As one of the largest state universities in the country, Texas A&M University was hard-pressed to expand its recreational services for its 69,000 enrolled students in College Station, Texas.

To fill the need, the new Southside Rec Center — with 63,500 square feet of indoor recreational space and 15,000 square feet of outdoor space — opened its doors in the late summer.

Earning accolades as the Metal Construction Association’s Design Awards Winner in the Single-Skin Panels category, the sleek structure features a variety of boxed ribbed metal panels, perforated metal scrim and single-skin metal panels.

“The variety of panels creates an energetic pattern across the façade, accurately reflecting the kinetic movement of the live oaks outside and the fitness activity inside,” stated Kalman Nagy, AIA, NCARB, design principal at SmithGroup in Dallas. “This varied pattern extends to other materials in the building façade, such as the vertical frit patterns on the glass and the horizontal reveals in the limestone.”

The architects designed the form as two high-bay spaces flanking a central spine where recreational activities are showcased, thereby engaging the campus at a pedestrian scale.

Metal was selected as a prominent material to complement the campus context and master plan design guidelines. For example, the dark bronze finish matches the master plan palette.

Overall, the architects successfully blend the flat composite metal panels and single-skin ribbed metal panels with a limestone and glass curtainwall exterior. Highlighting the combination of materiality and contrast between the stone and metal, the MCA judges were impressed with the detail juxtaposition and range of applications in the facility.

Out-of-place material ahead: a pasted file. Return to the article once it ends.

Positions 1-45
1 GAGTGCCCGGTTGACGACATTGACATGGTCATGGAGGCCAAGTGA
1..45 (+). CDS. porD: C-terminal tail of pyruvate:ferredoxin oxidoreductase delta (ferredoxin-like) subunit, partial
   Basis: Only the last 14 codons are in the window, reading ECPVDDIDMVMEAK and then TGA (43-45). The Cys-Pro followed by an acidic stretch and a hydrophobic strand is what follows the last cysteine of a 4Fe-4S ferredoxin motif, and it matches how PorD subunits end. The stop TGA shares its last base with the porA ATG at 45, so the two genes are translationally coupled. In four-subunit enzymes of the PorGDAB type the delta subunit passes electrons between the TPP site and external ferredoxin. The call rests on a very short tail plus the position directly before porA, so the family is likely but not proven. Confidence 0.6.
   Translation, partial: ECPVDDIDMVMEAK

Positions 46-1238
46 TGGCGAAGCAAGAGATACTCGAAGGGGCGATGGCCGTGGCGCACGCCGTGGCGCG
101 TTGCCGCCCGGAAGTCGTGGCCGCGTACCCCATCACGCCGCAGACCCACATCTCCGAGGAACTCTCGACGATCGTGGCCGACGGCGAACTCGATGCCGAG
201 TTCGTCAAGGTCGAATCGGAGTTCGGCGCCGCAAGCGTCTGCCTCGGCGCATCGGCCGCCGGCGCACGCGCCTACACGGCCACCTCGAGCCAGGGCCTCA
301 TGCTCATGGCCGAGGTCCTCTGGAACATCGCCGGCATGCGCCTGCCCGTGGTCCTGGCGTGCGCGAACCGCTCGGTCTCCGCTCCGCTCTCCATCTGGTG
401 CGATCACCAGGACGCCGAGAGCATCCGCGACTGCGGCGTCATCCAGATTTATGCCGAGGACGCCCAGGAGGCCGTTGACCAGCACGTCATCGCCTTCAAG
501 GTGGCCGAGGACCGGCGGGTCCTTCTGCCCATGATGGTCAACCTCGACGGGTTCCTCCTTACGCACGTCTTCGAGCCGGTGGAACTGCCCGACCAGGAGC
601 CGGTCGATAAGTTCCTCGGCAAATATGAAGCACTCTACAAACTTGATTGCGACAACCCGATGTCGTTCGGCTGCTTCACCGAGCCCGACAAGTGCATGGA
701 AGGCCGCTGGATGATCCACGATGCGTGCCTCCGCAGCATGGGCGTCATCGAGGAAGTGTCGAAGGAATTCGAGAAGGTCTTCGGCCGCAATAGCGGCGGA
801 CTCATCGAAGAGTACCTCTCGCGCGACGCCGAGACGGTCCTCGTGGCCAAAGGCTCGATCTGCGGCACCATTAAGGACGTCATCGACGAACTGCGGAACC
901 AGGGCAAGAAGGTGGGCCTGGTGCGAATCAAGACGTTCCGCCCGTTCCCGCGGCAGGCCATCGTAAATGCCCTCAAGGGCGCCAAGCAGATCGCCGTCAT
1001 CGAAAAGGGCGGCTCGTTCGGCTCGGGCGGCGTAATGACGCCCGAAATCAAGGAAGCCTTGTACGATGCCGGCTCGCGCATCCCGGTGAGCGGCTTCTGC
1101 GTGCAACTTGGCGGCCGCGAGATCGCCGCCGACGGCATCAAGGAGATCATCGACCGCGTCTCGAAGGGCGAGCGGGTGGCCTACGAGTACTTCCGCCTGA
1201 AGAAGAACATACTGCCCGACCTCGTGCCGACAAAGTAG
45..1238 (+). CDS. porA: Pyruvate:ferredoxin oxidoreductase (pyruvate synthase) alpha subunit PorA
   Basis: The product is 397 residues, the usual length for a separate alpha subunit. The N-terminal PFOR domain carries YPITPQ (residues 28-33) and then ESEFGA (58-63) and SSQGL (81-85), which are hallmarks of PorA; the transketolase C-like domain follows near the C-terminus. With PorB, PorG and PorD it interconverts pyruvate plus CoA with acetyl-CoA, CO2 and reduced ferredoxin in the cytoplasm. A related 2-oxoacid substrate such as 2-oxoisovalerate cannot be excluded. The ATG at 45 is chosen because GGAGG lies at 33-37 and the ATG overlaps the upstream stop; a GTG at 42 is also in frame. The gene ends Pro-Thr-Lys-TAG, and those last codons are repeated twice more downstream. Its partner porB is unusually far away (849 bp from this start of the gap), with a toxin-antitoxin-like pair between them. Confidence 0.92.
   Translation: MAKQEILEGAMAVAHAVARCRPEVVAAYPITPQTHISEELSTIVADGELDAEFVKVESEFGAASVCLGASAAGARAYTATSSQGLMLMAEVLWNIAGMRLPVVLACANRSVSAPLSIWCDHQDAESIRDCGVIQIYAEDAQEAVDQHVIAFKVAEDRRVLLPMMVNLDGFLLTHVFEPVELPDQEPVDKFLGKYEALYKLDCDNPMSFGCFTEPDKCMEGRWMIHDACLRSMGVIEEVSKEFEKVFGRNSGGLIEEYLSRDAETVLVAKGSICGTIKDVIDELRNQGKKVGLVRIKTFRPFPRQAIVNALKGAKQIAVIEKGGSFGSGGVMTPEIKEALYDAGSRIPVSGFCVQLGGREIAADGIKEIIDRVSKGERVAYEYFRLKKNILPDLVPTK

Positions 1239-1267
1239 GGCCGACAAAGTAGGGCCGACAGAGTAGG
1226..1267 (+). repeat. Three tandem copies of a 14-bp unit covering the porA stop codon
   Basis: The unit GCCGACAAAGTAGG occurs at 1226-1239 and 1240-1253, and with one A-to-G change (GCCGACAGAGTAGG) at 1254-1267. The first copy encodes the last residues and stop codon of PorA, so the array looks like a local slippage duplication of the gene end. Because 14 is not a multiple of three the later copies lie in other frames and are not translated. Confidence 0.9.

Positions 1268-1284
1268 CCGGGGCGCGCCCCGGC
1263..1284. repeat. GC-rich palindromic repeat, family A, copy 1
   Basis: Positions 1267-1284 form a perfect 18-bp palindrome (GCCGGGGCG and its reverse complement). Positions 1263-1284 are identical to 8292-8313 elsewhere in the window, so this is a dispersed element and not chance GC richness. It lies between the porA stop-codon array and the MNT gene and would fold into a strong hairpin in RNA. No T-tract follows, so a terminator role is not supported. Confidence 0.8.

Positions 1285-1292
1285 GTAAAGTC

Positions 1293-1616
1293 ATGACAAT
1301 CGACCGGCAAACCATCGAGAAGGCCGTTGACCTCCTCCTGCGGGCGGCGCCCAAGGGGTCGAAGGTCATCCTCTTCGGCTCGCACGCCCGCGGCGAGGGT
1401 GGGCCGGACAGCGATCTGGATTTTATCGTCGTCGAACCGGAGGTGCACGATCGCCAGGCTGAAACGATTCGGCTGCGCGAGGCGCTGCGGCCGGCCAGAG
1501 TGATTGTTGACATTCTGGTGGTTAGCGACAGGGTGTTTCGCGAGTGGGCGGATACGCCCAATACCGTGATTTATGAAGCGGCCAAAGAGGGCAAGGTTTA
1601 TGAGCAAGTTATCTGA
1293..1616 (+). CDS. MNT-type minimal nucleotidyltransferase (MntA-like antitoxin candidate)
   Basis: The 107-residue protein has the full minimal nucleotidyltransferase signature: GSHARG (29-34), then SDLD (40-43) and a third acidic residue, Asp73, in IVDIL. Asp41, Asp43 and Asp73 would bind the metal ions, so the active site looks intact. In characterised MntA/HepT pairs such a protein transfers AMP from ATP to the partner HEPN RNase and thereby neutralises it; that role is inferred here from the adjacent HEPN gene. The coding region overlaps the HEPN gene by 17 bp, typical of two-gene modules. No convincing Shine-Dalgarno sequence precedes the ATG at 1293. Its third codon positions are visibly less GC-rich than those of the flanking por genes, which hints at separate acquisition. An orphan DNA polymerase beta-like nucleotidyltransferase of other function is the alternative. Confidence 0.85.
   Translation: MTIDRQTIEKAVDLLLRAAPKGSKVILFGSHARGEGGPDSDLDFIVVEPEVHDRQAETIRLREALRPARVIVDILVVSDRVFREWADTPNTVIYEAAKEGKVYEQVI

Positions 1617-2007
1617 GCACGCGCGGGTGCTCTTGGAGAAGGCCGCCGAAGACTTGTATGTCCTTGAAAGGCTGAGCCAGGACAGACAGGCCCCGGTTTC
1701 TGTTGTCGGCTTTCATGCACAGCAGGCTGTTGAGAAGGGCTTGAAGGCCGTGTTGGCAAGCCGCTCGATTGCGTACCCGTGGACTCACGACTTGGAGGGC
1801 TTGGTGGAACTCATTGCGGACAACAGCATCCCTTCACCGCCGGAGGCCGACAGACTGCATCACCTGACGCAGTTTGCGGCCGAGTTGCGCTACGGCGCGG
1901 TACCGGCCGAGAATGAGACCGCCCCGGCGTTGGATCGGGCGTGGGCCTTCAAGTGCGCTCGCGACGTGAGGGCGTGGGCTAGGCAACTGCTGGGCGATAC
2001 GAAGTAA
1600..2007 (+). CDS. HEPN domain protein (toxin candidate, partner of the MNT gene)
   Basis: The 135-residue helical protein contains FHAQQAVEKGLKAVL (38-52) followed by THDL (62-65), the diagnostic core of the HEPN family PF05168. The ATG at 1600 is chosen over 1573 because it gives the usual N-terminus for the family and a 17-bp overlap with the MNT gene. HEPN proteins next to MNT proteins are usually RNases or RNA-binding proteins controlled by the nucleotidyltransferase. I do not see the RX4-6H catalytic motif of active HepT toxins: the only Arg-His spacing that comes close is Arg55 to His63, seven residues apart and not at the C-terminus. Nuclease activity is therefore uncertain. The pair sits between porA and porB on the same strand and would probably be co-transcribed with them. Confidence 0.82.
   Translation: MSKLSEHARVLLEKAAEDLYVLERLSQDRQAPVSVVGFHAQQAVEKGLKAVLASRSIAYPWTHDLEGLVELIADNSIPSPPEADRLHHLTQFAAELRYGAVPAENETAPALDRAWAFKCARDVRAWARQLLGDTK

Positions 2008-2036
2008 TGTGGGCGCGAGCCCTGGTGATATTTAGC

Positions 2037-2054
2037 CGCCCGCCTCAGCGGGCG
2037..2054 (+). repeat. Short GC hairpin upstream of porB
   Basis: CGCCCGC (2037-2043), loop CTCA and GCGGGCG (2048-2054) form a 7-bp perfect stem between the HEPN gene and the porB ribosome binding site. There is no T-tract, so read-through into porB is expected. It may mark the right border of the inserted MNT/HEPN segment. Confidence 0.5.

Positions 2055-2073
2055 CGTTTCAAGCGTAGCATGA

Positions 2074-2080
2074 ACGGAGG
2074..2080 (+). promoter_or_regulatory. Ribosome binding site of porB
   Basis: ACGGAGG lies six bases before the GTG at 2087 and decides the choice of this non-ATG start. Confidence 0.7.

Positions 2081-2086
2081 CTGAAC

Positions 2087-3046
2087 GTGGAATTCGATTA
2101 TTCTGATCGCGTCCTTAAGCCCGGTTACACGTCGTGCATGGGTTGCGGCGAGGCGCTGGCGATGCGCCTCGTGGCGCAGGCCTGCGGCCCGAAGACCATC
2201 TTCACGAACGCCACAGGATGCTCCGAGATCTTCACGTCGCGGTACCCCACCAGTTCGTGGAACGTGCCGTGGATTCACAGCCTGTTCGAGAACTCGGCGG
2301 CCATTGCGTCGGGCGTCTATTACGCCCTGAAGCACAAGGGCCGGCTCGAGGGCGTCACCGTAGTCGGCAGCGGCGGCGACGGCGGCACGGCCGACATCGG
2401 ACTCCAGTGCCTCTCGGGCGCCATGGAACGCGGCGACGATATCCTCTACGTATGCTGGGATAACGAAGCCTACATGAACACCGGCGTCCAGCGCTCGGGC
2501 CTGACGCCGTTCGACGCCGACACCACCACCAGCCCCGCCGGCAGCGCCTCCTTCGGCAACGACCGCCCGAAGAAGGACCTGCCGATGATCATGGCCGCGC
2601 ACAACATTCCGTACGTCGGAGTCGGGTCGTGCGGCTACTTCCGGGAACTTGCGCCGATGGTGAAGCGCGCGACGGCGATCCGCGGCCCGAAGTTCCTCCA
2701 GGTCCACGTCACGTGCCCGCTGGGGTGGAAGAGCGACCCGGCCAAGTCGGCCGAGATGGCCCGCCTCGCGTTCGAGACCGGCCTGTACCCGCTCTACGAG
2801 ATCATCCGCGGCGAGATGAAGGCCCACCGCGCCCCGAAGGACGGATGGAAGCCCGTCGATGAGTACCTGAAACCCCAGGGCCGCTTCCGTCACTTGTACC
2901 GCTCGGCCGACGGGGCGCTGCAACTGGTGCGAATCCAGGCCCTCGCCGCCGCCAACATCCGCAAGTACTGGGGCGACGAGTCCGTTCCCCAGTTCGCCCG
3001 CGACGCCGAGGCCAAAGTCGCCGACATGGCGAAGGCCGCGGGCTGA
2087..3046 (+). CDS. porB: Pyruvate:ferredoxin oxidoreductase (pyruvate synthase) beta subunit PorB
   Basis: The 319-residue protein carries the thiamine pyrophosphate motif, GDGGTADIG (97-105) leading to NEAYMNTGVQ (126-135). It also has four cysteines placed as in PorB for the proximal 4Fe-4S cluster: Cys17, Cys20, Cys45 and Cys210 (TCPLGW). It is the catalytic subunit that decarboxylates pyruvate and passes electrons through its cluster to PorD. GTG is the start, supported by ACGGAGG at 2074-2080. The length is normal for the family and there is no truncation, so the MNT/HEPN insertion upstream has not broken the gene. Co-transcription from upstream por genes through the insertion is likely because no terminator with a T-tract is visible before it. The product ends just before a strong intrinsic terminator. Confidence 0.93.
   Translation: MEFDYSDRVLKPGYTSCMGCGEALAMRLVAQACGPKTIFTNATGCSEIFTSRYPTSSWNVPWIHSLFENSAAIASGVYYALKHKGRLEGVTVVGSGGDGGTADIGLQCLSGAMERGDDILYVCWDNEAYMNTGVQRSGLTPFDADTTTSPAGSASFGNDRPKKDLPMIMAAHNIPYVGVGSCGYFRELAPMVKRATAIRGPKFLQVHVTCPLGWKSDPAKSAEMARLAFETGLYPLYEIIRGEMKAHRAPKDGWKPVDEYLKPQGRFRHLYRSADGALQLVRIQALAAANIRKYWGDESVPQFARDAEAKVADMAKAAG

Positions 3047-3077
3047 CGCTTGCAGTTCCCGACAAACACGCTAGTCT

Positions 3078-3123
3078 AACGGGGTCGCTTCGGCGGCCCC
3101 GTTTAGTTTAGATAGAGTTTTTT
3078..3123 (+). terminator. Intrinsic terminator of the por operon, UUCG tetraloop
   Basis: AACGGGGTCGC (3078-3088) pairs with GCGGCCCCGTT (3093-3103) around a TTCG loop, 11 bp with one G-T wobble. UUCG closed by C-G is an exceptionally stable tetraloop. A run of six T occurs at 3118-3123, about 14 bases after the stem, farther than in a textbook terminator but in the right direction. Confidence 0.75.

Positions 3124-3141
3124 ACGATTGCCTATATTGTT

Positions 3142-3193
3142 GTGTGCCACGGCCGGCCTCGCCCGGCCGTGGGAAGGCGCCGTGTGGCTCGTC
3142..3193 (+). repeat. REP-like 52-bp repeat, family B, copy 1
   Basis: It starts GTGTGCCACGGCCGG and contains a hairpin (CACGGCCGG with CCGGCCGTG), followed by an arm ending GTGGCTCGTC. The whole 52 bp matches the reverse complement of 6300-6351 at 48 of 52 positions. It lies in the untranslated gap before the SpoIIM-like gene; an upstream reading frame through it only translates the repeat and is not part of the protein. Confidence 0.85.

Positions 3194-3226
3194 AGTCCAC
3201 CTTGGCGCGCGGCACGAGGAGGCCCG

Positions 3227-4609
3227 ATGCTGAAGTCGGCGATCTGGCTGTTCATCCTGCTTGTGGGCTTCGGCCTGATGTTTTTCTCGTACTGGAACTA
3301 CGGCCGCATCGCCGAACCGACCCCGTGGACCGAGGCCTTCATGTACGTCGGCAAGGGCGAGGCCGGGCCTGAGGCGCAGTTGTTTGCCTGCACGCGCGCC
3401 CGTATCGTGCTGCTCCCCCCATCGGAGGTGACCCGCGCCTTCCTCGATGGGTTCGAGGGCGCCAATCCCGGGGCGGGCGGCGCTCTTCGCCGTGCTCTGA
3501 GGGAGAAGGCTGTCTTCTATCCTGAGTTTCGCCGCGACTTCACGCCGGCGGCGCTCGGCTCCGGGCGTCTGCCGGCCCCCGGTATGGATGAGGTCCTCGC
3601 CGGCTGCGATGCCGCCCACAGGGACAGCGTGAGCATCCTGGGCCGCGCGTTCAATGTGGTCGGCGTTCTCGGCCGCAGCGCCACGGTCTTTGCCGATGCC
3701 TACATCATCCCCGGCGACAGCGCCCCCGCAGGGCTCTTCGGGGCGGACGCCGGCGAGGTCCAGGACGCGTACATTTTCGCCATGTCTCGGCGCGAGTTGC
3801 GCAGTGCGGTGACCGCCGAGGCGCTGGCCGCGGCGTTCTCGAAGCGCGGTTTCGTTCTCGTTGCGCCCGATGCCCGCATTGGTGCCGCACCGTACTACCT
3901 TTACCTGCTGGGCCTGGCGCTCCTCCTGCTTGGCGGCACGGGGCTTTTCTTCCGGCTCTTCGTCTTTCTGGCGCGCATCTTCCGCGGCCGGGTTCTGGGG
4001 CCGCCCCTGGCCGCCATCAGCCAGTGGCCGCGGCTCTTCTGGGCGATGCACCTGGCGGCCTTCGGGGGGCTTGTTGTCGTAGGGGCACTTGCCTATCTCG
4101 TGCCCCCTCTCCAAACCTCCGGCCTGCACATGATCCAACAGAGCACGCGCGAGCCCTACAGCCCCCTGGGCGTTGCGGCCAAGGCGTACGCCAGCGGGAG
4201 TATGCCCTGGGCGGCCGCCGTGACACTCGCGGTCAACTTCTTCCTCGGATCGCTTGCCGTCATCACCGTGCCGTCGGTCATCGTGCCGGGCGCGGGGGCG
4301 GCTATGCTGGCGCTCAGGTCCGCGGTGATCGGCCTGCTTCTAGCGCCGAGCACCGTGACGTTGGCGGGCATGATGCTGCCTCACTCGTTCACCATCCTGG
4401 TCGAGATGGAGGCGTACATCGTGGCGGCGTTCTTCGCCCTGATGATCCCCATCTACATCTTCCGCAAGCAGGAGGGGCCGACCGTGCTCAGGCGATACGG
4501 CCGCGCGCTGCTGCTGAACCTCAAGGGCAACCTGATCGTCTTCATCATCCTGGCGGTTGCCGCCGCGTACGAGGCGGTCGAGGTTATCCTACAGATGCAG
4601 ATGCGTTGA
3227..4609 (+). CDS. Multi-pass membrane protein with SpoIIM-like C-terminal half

The team selected four different Petersen Aluminum box rib patterns in dark bronze to offset the patterns, articulating the building’s base, middle and top. While the patterns in the ribbed metal panels create texture, a change in the pattern’s rhythm emphasizes the transition from one section to the other.

A perforated box rib metal scrim, located at the main entry plaza, mimics the expression of the adjacent live oak trees. And two different profiles and perforation sizes extend the façade’s visual rhythm, shading the entry plaza and glazing of the courts and lobby.

With the ribbed metal panels extending beyond the building envelope, the cladding transitions to perforated panels to balance shading, views, texture and depth in the façade.

The single-skin metal panels also add value to the building in lending support to the outdoor amenities, including a terrace, two volleyball courts and a turf area for fitness classes and functional training. The 12-inch-wide panels stretches off the façade that enclose the large 100-foot by 200-foot high-bay for strength and conditioning and courts.

This large overhang provides shaded exterior space and daylight-protected glazing. High-performance glazing with integrated ceramic frit patterns and perpendicular shading fins further reduces heat gain while maintaining views.

Also inside the rec center is a bouldering wall, locker rooms and a cardio mezzanine. “Minimal circulation space connects a variety of programs and is a good example of a simple design move with a big impact,” Nagy said.

“It’s a shining example of the power of simplicity and how an economical and common material thoughtfully designed to work with campus context can result in a truly beautiful outcome,” Nagy stated, showcasing the modest investment required to deliver a high-quality, aesthetic building.